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In reviewing code in our application, I see a tension between what makes a convenient design for methods accessing database data versus coding to ensure that the JDBC resource objects are closed properly.

An example problem:

// Application.java: Singleton class for objects which want to execute SQL queries

/**
 * Execute a query and return the Result. Provide a common point of
 * connection/statement handling
 * 
 * @param sql
 *            SQL to execute
 * @return a ResultSet
 */
public ResultSet executeQuery(String sql) throws Exception {
    DBConnectionObj connectionObj = dbPoolMgr.getConnection();
    try {
        if (LOG.isDebugEnabled()) {
            LOG.debug("StateServer.executeQuery(): executing query=" + sql);
        }
        return connectionObj.executeQuery(sql);
    } catch (Exception e) {
        LOG.error("executeQuery(): error executing SQL=" + sql);
        throw e;
    } finally {
        dbPoolMgr.putConnection(connectionObj);
    }
}


// DBConnectionObj.java: JDBC Connection wrapper used in a connection pool

public ResultSet executeQuery(String sql, Connection connection) {
  try {
    if (Log4jUtils.isDebugLevel(LOG)) {
            LOG.debug("executeQuery(): " + sql);
        }
        return connection.createStatement().executeQuery(sql);
  } catch (SQLException e) {
        UnsuccessfulSQLExecutionResult result = new UnsuccessfulSQLExecutionResult(e, sql);
        LOG.error("executeQuery(): exception executing query. SQL info=" +        result.getContents());
        e.printStackTrace();
        return null;
  }         
}

With above helper functions, other application classes can just pass the specific SQL and get back a reference to the ResultSet:

    ResultSet rs = Application.getInstance().executeQuery(getSql());
    while (rs.next()) {
            // process data
    }
    rs.close();

The problem with the DBConnectionObj.executeQuery() method, is that it creates a temporary Statement to execute the query, and this temporary object is never closed. But also, because the method returns the ResultSet to the caller, it can't close the Statement until the caller is ready to close the ResultSet. (The code doesn't need to close the Connection object, because it stays open for the lifetime of the application, and is part of a pool of open database connections.)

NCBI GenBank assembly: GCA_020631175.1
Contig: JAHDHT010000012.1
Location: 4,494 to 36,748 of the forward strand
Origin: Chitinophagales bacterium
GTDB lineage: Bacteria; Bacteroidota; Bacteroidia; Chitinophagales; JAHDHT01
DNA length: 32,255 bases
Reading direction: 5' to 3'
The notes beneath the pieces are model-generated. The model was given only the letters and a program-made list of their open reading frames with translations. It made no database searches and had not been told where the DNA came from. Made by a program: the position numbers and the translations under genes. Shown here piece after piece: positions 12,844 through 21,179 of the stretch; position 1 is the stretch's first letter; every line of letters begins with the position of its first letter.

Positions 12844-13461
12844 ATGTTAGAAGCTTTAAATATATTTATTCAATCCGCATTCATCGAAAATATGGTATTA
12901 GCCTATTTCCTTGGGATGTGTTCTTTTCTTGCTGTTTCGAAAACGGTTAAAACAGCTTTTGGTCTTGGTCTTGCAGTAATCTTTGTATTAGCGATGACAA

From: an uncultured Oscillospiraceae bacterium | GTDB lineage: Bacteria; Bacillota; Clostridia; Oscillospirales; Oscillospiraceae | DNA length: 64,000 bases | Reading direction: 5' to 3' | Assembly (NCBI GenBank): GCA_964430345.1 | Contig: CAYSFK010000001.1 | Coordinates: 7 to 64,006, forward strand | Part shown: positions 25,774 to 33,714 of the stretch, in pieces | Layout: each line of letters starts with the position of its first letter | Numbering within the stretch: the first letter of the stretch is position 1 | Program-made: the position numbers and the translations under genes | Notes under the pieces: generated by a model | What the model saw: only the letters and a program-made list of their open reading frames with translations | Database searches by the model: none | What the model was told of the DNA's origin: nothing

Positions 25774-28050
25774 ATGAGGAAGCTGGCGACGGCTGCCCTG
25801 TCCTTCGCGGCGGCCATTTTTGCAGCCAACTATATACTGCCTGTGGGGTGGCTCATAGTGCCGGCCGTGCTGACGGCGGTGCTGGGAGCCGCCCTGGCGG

One solution would be to make sure every caller to the executeQuery() method, always does this:

rs.close();
rs.getStatement().close();

So the question is this: for usefulness, having a method which takes a SQL string for input and returns a ResultSet feels like a good design. However, it imposes requirement that callers make sure to close both the ResultSet and the Statement, and it can't take advantage of the safer Java 7 try-close feature:

try(ResultSet rs = Application.getInstance().executeQuery(getSql())) {
    while (rs.next()) {
        // process data
    }
}  // rs is automatically closed, but not the Statement object

Any comments or suggestions on a better design are appreciated.

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  • \$\begingroup\$ if (LOG.isDebugEnabled()) { and if (Log4jUtils.isDebugLevel(LOG)) { looks like they checked the same thing, but they are not the same, is there a difference ? Do you really need to check if debug is set ? (I may be wrong, I'm just curious) \$\endgroup\$ – Marc-Andre Mar 4 '14 at 13:56
  • \$\begingroup\$ @Marc-Andre: yes, you are right. This is pasted from different sections of our code. For some reason, I always used to code Level.DEBUG.isGreaterOrEqual(logger.getEffectiveLevel()) to check, so I made a wrapper method so we didn't have to litter our code with that every time. I'm not sure if I somehow overlooked the isDebugEnabled() method, or if it was added after we wrote the earlier code. \$\endgroup\$ – Sam Goldberg Mar 4 '14 at 20:02
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JDBC has always been a PITA when it comes to handling/closing resources.

One of the big advancements in the past while has been the advent of ConnectionPools and abstraction layers.... If you are inside a framwork like tomcat, or WebSphere, these are built in. Otherwise you can use things like Apache DBCP or C3PO. For both of these frameworks, when you close the Connections it closes any created Statements.